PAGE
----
Employment for the Irish

These new arrivals found employment in an assortment of arrangements as diverse as the communities in which they made their new homes. As has been previously outlined, a large percentage of Irish immigrants found work as unskilled laborers providing the backbreaking and low-cost manpower needed to construct new infrastructure projects such as canals, roads, railroads, bridges, and dams that sprouted up throughout the state during the 1840s and 1850s. However, as this work was completed and transportation networks improved, the state’s economy began to shift towards a focus on industry.

The establishment of a rapidly increasing number of new manufacturing entities was accelerated by the development of new sources of power generation and a reduced dependence on water-driven technologies and their associated geographic limitations. In addition, the construction of new factories was facilitated by the substantial number of Irish laborers available to help build what increasingly became expansive industrial complexes. After work on the factories was completed, many of these laborers and their families found work in the very factories they had helped raise. As a Boston Pilot article commented, “Irishmen were called in to dig the deep foundations of huge factories, to blast the rocks, build the dams; and when the great structures arose, the children of Irishmen were called in to tend the spindles or the furnace. The Irish are absolutely necessary to the manufacturing success of the new world. Without them the railroads would be uncut, the canals undug, the factories unbuilt.”62

A prominent example of the above can be found in the manufacturing village of Taftville, located in Norwich, Connecticut, where the large Ponemah Mill complex (See Inventory Index) was erected for the production of high-end cotton cloth during the late 1860s. Built by Irish laborers between 1866 and 1871, the mills became a notable source of employment for immigrants, many of whom resided in the corporation-built housing situated nearby. A similar example can be found along the Shetucket River just two miles south of the Ponemah Mills in the village of Greeneville (See Inventory Index), where a number of paper and cotton mills were established during the 1830s and 1840s. By 1867, the Irish formed the largest ethnic group in Greenville, comprising 51 percent of the village’s 2706 residents.63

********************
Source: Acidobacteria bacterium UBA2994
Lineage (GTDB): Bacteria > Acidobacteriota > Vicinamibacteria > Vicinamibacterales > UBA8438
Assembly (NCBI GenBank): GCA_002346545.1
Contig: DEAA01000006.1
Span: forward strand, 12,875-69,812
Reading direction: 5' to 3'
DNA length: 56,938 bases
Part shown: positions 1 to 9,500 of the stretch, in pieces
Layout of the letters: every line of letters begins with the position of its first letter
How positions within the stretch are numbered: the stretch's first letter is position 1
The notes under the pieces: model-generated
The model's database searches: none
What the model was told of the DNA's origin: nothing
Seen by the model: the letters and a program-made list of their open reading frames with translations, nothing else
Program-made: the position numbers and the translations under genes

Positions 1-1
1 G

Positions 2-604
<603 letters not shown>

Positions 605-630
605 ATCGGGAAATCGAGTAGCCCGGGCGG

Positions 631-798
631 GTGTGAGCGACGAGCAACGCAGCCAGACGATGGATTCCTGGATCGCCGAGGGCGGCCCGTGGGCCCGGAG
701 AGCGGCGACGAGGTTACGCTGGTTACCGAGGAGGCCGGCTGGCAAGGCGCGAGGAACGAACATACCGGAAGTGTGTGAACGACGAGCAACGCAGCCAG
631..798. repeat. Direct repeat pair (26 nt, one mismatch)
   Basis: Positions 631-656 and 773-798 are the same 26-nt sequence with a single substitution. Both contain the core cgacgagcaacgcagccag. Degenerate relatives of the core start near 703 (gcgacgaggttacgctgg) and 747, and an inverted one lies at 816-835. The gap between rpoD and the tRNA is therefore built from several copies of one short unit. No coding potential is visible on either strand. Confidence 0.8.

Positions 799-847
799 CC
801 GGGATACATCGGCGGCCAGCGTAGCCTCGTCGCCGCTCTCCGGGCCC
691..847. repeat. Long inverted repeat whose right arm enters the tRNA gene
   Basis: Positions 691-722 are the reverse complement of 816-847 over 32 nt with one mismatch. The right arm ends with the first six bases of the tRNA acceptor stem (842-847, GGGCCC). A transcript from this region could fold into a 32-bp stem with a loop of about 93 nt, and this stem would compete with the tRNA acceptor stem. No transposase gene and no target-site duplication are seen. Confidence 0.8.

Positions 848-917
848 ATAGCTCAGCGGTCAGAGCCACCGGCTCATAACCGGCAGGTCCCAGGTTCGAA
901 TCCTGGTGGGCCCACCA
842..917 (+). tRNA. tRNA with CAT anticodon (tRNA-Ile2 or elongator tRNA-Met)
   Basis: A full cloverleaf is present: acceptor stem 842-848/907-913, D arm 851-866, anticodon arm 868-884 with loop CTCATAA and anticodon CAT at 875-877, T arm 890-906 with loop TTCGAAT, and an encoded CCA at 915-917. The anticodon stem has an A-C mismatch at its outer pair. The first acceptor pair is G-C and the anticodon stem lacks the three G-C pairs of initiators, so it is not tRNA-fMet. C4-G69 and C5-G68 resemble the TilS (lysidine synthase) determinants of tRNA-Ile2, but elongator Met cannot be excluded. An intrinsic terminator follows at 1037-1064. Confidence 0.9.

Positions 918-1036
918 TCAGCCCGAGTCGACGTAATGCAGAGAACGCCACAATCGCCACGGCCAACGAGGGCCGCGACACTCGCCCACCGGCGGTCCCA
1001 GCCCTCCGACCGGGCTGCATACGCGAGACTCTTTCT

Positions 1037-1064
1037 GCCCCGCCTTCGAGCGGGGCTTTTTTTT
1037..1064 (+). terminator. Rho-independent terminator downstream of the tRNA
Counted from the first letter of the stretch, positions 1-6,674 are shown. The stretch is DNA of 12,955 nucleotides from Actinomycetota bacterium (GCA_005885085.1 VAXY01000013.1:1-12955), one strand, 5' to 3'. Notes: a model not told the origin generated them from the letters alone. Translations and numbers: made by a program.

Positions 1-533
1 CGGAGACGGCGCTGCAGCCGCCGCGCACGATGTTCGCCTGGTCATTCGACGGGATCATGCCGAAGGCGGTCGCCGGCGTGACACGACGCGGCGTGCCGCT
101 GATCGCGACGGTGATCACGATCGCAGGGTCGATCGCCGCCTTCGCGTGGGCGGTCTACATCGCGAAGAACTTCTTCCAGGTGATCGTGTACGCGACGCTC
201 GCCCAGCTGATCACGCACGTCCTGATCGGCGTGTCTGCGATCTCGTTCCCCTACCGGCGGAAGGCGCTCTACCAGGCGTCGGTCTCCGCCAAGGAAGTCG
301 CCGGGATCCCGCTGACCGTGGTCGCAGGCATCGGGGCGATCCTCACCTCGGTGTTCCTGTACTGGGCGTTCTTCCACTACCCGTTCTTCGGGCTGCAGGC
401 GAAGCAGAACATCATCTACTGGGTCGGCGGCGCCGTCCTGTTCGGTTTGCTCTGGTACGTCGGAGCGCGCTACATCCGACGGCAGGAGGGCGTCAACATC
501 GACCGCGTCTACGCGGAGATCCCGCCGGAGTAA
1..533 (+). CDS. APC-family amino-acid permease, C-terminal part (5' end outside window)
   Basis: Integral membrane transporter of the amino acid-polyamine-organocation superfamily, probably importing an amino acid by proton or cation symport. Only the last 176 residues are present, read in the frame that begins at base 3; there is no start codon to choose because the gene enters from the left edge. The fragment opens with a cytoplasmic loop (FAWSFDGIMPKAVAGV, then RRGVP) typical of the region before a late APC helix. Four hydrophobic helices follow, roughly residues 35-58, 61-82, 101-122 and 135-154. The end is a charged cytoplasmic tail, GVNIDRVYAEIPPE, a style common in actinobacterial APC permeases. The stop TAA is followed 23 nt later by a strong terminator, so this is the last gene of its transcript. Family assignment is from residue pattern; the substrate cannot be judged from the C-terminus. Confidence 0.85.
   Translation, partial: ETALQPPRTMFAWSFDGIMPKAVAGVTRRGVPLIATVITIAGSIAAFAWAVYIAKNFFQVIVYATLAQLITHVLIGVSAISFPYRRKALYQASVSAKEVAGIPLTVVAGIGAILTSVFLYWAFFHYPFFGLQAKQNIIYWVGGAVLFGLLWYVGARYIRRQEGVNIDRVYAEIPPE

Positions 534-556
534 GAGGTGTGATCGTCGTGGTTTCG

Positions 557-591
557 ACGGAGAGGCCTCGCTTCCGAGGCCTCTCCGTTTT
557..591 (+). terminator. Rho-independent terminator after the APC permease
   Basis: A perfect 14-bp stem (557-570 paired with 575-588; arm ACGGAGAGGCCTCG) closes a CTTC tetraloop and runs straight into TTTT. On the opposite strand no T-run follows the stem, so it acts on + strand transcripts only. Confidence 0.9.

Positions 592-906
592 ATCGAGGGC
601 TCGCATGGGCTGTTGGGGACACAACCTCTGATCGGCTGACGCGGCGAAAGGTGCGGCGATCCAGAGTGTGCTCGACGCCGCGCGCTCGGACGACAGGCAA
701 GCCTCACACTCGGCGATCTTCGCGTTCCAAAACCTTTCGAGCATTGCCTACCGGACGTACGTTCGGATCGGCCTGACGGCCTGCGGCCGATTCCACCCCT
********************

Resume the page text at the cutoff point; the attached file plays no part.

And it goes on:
Norwich was far from the only area to be impacted in just such a manner. Hogan quotes the Hartford Times, which noted in 1855 that, “The foreign emigration is of incalculable value to this country. Without it, our canals, railroads and other great public works would be seriously retarded… our manufacturers could never compete with foreign labor, and would be compelled to shut up their factories.”64 Supporting this argument, Irish immigrants could be found bolstering the employment rolls of manufacturers throughout the state. Just a small sample include the bell manufactories of East Hampton (See Inventory Index), a woolen and felt mill in Greenwich (See Inventory Index), a rubber factory in Newtown (See Inventory Index), as well as carriage shops in New Haven, rifle manufacturers in Hartford, shoe factories in Norwalk, hat manufacturers in Roxbury and Danbury, and textile mills throughout the northeastern corner of the state in towns such as Stafford and Plainfield. The benefit that low-cost Irish laborers provided Connecticut manufacturers is well documented in the case of the Bigelow-Hartford Carpet Mills (See Inventory Index), where in 1851 the installation of mechanized looms allowed proprietors to replace highly-skilled – and thus expensive – Scottish hand-loom operators with low-skilled Irish laborers who worked as spinners, weavers, dyers, loom cleaners and tenders, knitters, and wool washers.65